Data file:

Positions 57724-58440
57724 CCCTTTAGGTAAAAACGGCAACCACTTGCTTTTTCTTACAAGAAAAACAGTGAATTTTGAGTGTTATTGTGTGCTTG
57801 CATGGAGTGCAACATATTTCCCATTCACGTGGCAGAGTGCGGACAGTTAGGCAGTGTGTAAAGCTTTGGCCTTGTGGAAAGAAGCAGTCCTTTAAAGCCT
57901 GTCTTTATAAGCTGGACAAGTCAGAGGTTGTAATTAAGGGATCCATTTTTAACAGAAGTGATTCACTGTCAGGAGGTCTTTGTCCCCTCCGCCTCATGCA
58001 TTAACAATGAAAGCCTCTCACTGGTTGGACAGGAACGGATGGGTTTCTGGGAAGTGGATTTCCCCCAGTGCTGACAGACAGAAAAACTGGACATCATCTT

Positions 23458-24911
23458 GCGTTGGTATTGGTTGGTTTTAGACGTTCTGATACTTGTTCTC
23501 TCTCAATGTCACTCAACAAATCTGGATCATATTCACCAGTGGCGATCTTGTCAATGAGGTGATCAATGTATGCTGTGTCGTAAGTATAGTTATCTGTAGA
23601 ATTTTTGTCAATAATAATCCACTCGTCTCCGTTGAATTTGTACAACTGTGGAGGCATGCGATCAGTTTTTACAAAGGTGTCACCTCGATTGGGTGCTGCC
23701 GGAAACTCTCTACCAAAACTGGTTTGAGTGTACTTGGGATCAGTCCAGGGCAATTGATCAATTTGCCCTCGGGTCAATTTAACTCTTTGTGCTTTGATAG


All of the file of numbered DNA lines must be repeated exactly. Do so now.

Positions 57724-58440
57724 CCCTTTAGGTAAAAACGGCAACCACTTGCTTTTTCTTACAAGAAAAACAGTGAATTTTGAGTGTTATTGTGTGCTTG
57801 CATGGAGTGCAACATATTTCCCATTCACGTGGCAGAGTGCGGACAGTTAGGCAGTGTGTAAAGCTTTGGCCTTGTGGAAAGAAGCAGTCCTTTAAAGCCT
57901 GTCTTTATAAGCTGGACAAGTCAGAGGTTGTAATTAAGGGATCCATTTTTAACAGAAGTGATTCACTGTCAGGAGGTCTTTGTCCCCTCCGCCTCATGCA
58001 TTAACAATGAAAGCCTCTCACTGGTTGGACAGGAACGGATGGGTTTCTGGGAAGTGGATTTCCCCCAGTGCTGACAGACAGAAAAACTGGACATCATCTT

Positions 23458-24911
23458 GCGTTGGTATTGGTTGGTTTTAGACGTTCTGATACTTGTTCTC
23501 TCTCAATGTCACTCAACAAATCTGGATCATATTCACCAGTGGCGATCTTGTCAATGAGGTGATCAATGTATGCTGTGTCGTAAGTATAGTTATCTGTAGA
23601 ATTTTTGTCAATAATAATCCACTCGTCTCCGTTGAATTTGTACAACTGTGGAGGCATGCGATCAGTTTTTACAAAGGTGTCACCTCGATTGGGTGCTGCC
23701 GGAAACTCTCTACCAAAACTGGTTTGAGTGTACTTGGGATCAGTCCAGGGCAATTGATCAATTTGCCCTCGGGTCAATTTAACTCTTTGTGCTTTGATAG